Amar, Paul, ed. The Middle East and Brazil: Perspectives on the New Global South. Bloomington: Indiana University Press, 2014.Find this resource:
Civantos, Christina. Between Argentines and Arabs: Argentine Orientalism, Arab Immigrants, and the Writing of Identity. Albany: State University of New York Press, 2006.Find this resource:
Fahrenthold, Stacy D. Between the Ottomans and the Entente: The First World War in the Syrian and Lebanese Diaspora, 1908–1925. New York: Oxford University Press, 2019.Find this resource:
Ferreira, Silvia C. “Excavating Mashriqi Roots in the Mahjar: Agriculture and Assimilation in Raduan Nassar’s Lavoura arcaica.” Mashriq & Mahjar: Journal of Middle East and North African Migration Studies 2, no. 2 (2014): 13–27.Find this resource:
Hyland, Steven, Jr. More Argentine than You: Arabic-Speaking Immigrants in Argentina. Albuquerque: University of New Mexico Press, 2017.Find this resource:
Karam, John Tofik. Another Arabesque: Syrian-Lebanese Ethnicity in Neoliberal Brazil. Philadelphia: Temple University Press, 2007.Find this resource:
Khan, Aisha, ed. Islam and the Americas. Gainesville: University of Florida Press, 2015.Find this resource:
Lesser, Jeffrey, and Ignacio Klich, eds. Arab and Jewish Immigrants in Latin America: Images and Realities. New York: Routledge, 1998.Find this resource:
Logroño Narbona, María del Mar, Paulo G. Pinto, and John Tofik Karam, eds. Crescent over Another Horizon: Islam in Latin America, the Caribbean, and Latino USA. Austin: University of Texas Press, 2015.Find this resource:
Miller, Susan Gilson. “Kippur on the Amazon: Jewish Emigration from Northern Morocco in the Late Nineteenth Century.” In Sephardi and Middle Eastern Jewries: History and Culture in the Modern Era. Edited by Harvey E. Goldberg, 190–209. Bloomington: Indiana University Press, 1996.Find this resource:
Pastor, Camila. The Mexican Mahjar: Transnational Maronites, Jews, and Arabs under the French Mandate. Austin: University of Texas Press, 2017.Find this resource:
Velasco, Alejandro, Omar Dahi, Sinan Antoon, and Laura Weiss, eds. “The Latin East.” NACLA Report on the Americas 50, no. 1 (2018).Find this resource:
(1.) Karoline P. Cook, “‘De los Prohibidos’: Muslims and Moriscos in Colonial Spanish America,” in Crescent over Another Horizon: Islam in Latin America, the Caribbean, and Latino USA, ed. Maria del Mar Logroño Narbona, Paulo G. Pinto, and John Tofik Karam (Austin: University of Texas Press, 2015), 25–45.
(2.) Michael Goebel, “Immigration and National Identity in Latin America, 1870–1930,” in Oxford Research Encyclopedia of Latin American History (2016).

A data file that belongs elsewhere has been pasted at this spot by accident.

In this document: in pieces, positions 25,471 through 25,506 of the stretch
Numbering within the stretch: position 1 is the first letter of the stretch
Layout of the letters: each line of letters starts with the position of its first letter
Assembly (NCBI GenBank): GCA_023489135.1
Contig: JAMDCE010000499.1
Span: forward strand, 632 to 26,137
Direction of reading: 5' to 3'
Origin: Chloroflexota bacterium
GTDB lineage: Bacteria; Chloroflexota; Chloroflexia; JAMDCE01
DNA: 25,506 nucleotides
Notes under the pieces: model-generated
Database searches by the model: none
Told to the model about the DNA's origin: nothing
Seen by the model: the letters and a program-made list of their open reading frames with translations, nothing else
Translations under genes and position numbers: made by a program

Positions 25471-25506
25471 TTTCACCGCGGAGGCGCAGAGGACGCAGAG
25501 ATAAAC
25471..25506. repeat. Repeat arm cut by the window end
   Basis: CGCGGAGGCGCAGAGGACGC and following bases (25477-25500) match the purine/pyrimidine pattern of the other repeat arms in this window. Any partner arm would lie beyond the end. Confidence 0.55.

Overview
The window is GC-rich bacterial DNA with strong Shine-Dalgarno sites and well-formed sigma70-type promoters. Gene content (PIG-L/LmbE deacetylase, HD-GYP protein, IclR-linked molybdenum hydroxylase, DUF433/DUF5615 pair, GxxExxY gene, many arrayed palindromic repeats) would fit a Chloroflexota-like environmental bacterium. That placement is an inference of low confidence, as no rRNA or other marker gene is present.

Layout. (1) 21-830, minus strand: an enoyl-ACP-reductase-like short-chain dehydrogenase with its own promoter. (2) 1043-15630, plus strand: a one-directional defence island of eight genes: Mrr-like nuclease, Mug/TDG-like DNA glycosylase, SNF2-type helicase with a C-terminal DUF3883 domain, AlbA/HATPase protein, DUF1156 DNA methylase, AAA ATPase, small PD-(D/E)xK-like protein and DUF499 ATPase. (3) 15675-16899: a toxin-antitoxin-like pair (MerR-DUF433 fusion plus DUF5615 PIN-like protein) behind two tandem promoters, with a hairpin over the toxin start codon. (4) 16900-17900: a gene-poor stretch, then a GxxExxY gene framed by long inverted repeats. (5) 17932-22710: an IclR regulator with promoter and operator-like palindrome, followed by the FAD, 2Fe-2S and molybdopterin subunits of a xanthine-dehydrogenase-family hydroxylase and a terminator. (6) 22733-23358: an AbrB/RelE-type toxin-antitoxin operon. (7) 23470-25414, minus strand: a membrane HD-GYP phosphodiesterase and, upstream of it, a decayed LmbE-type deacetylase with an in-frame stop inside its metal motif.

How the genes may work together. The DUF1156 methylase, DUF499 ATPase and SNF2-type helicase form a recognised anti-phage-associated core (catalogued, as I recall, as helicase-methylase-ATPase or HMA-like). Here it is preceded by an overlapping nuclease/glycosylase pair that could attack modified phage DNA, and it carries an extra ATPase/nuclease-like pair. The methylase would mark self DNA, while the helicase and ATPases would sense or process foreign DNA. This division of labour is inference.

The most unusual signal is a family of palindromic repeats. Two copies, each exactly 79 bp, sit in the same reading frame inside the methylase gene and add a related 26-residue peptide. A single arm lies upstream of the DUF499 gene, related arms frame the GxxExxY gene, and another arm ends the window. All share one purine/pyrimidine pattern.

(3.) Devi Mays, “‘I Killed Her because I Loved Her Too Much’: Gender and Violence in the 20th Century Sephardi Diaspora,” Mashriq & Mahjar: Journal of Middle East and North African Migration Studies 2, no. 1 (2014).
(5.) Fahrenthold, Between the Ottomans and the Entente, 5.
(6.) Settlement patterns of migrants from this region to the Americas concentrated in the United States, Brazil, and Argentina, which each had approximately 150–160,000 individuals. Smaller populations of approximately 15–20,000 individuals formed in Canada, Mexico, and Cuba. Smaller yet were populations in Chile, Uruguay, Colombia, and Venezuela, which each had approximately 3–6,000 individuals. Other South American and Caribbean Basin countries had much smaller populations of under 2,000 individuals. For a full listing based on the 1926 French Mandate estimates, see: Kohei Hashimoto, “Lebanese Population Movement 1920-1939, Towards a Study,” in The Lebanese in the World: A Century of Emigration, eds. Albert Hourani and Nadim Shehadi (London: IB Tauris, 1992), 105.
(7.) For an overview of restrictionist immigration policy in the hemisphere, including laws targeting mahjar migrants, see David Scott-FitzGerald and David Cook-Martín, Culling the Masses: The Democratic Origins of Racist Immigration Policy in the Americas (Cambridge, MA: Harvard University Press, 2014).
(8.) Goebel, “Immigration and National Identity.”
(9.) For further analysis of the racial dimensions of the “turco” label, see Sarah A. Gualtieri, Between Arab and White: Race and Ethnicity in the Early Syrian American Diaspora (Berkeley: University of California Press, 2009); John Tofik Karam, Another Arabesque: Syrian-Lebanese Ethnicity in Neoliberal Brazil (Philadelphia: Temple University Press, 2007); and Akram Khater, “Becoming ‘Syrian’ in America: A Global Geography of Ethnicity and Nation,” Diaspora: A Journal of Transnational Studies 14, no. 2 (2005): 299–331.
(10.) Javier Cikota, “Frontier Justice: State, Law, and Society in Patagonia, 1880–1940” (PhD diss., University of California Berkeley, 2017).